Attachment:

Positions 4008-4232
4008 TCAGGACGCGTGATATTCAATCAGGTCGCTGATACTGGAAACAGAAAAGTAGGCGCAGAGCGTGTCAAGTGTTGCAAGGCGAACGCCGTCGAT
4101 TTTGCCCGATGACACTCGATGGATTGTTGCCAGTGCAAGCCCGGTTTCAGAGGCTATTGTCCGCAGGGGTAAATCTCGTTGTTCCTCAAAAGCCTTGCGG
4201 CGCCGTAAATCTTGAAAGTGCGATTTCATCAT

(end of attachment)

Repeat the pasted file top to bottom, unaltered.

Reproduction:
Positions 4008-4232
4008 TCAGGACGCGTGATATTCAATCAGGTCGCTGATACTGGAAACAGAAAAGTAGGCGCAGAGCGTGTCAAGTGTTGCAAGGCGAACGCCGTCGAT
4101 TTTGCCCGATGACACTCGATGGATTGTTGCCAGTGCAAGCCCGGTTTCAGAGGCTATTGTCCGCAGGGGTAAATCTCGTTGTTCCTCAAAAGCCTTGCGG
4201 CGCCGTAAATCTTGAAAGTGCGATTTCATCAT